I know this is very naughty of me and not really in keeping with the one chapter a day thing, but I thought – in the interests of getting us back up to date – I’d do one post on two chapters.
Chapter 5.15 really just sets the scene of how hard the life has now become in the Russian army out in Prussia. So hungry they’re digging up roots to eat that make them feel ill, the horrible conditions, etc.
I should comment more on that, but I’ll quickly move on to 5.16, which is Denisov’s “theft” of the much-needed supplies for the army. Obviously, the big part of the chapter is Denisov’s tale where he gets ordered to go to the commissariat department and explain why he took the supplies. He goes round and finds out that it was Telyanin who had been denying him the supplies and proceeds to beat the living harry out of him.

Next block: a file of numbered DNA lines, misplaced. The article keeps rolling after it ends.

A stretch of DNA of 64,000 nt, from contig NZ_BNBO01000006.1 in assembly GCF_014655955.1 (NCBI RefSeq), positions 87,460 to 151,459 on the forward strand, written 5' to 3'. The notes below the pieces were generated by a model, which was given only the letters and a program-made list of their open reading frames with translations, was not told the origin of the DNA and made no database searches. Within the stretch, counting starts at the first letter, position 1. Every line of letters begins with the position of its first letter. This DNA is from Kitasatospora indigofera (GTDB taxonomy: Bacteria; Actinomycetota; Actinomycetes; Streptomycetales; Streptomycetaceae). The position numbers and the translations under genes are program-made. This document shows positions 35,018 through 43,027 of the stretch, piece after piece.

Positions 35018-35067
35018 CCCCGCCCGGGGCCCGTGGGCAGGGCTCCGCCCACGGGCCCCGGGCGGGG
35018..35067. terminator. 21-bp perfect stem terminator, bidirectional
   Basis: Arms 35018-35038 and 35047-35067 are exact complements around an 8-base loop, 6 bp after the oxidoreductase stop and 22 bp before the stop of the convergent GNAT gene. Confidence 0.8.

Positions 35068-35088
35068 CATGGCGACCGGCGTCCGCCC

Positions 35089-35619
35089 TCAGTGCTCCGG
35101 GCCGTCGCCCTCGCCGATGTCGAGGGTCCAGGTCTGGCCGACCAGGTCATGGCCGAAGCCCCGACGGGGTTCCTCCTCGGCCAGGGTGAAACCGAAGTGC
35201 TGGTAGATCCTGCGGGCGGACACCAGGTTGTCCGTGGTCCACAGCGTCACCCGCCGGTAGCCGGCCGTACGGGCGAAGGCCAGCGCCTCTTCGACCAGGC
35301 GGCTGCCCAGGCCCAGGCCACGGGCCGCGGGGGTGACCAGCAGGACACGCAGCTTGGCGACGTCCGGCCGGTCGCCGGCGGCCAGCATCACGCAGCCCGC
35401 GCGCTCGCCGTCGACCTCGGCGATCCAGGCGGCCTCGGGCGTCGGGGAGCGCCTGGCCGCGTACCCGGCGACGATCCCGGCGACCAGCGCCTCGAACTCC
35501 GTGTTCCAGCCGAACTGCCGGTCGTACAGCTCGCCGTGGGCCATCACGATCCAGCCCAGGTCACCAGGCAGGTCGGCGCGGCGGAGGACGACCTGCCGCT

Now this was really where the beauty of reading Tolstoy slowly is starting to pay off. At first, I couldn’t remember for the life of me who Telyanin was. If I’d been reading this book at a regular pace, I would have just said, “Oh well,” and kept reading.
But then it came back to me – and forgive me if I’m the only one who had this “ah ha” moment and the rest of you all knew – Telyanin is the officer, right back in Book 2, who stole Denisov’s purse.
Remember, Nikolai Rostov set out to catch him, and when he found out that the guy was dirt poor, he took pity on him and let him keep the money?
So all of a sudden, I understood Denisov’s rage. Here they are – been starved of supplies for two weeks. He goes round to find out why. And there is Telyanin – the thief – in charge, and denying him of supplies. He may have got away with it once, but not twice . . .
So, yeah, I quite understand why it all came down to fisticuffs . . . both rather humorous and a reminder of how life turns full circle.
I love epic novels when they double back on themselves like this! It just makes the patience in reading them all pay off.
See you all tomorrow.